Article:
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Why Swiss cities have banned public World Cup viewings

  • By Catherine Ebneter
  • 24 November 2022

Qatar is the first Arab nation ever to host the FIFA World Cup since its inception in 1930; but controversy has clouded the event since the start. Some Swiss cities are so against the host country that they have banned public viewings of World Cup matches – quite the protest considering FIFA’s headquarters are Swiss. 

Why Swiss cities have banned public World Cup viewings

Switzerland’s manager Murat Yakin said on Wednesday the current national team is the “best that ever existed” including team captain Granit Xhaka (center) and powerhouse Noah Okafor (left) (Credit: FIFA).

When FIFA’s then-president, Sepp Blatter, announced that “the winner to organize the 2022 FIFA World Cup is Qatar,” football fans around the world were understandably surprised. Qatar is a tiny desert nation with great wealth and conservative values, but it’s not been known for a long history with football. With sweltering temperatures, Sharia law forbidding public alcohol consumption, and less than 12,000 square kilometers of space, a World Cup in Qatar seemed likely to be riddled with obstacles.

Controversy from the start

Even Qatar acknowledged that hosting the biggest sporting event on the globe would be a logistical challenge. Early in the process, Qatar’s bid chief executive, Hassan Al-Thawadi, told FIFA’s council, “We know it would be a bold gamble and an exciting prospect but with no risk. Heat is not and will not be an issue.”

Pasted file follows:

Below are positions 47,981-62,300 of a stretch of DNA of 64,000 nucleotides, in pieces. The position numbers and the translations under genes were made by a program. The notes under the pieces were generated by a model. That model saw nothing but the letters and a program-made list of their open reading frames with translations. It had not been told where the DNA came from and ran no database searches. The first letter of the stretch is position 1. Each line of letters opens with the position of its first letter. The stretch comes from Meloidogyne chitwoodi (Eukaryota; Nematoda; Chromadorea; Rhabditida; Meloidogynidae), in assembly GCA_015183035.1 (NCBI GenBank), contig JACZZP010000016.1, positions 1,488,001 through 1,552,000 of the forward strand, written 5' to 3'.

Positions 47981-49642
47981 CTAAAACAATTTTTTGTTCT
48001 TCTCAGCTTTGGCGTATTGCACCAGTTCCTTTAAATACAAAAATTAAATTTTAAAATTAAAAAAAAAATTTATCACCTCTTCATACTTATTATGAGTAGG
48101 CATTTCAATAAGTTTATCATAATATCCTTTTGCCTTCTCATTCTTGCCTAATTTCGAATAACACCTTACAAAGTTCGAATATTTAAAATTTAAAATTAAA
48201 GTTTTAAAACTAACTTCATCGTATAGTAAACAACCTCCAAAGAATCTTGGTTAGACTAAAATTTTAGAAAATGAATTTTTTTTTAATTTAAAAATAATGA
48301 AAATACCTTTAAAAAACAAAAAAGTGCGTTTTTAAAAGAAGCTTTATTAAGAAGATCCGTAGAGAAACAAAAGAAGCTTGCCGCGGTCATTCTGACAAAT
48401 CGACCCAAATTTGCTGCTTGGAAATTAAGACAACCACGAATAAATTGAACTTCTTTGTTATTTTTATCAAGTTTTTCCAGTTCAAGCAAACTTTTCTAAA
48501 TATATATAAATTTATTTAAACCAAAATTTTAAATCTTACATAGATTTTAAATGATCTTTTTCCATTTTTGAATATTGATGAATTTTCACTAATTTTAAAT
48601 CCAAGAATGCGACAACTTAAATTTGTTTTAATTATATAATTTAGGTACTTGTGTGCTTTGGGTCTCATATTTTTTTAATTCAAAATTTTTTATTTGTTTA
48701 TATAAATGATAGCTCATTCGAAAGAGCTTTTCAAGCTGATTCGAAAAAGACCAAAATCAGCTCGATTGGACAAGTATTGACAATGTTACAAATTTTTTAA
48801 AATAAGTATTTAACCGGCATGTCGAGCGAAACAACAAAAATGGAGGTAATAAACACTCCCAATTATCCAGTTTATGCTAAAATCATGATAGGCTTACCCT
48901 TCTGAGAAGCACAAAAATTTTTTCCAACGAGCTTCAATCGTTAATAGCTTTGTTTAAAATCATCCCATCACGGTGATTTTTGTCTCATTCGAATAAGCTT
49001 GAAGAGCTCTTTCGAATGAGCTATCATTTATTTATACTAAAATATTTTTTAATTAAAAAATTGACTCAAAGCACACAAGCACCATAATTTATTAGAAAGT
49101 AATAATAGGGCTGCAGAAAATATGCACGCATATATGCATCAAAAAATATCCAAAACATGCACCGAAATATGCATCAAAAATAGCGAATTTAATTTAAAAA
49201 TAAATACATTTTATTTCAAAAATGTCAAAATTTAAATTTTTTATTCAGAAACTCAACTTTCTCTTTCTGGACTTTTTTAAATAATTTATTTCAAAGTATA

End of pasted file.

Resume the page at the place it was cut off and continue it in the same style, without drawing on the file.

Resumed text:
Campaigning in 2010 against sporting powerhouses like Japan and the US, Qatar’s hopes of hosting the tournament seemed slim. But in a landmark decision, the twenty-two-member FIFA Council voted to award 2022 the hosting rights to Qatar, a country that has never qualified to play in the World Cup. Along with winning the honor of hosting the tournament, Qatar was also automatically granted the right to compete in the World Cup.

Why Swiss cities have banned public World Cup viewings

Hosting a World Cup is a far bigger win for a country than having their football team win the World Cup trophy.

Accusations of bribery and racketeering

FIFA’s justification for awarding Qatar the hosting rights included taking the tournament to a new part of the world and supporting the region’s growing interest in the game. As a Swiss non-profit organization, developing football worldwide is one of FIFA’s stated legal purposes. But fans were more than a little skeptical of FIFA’s motives, and rightly so. (Read more: FIFA, Switzerland and their inextricable link).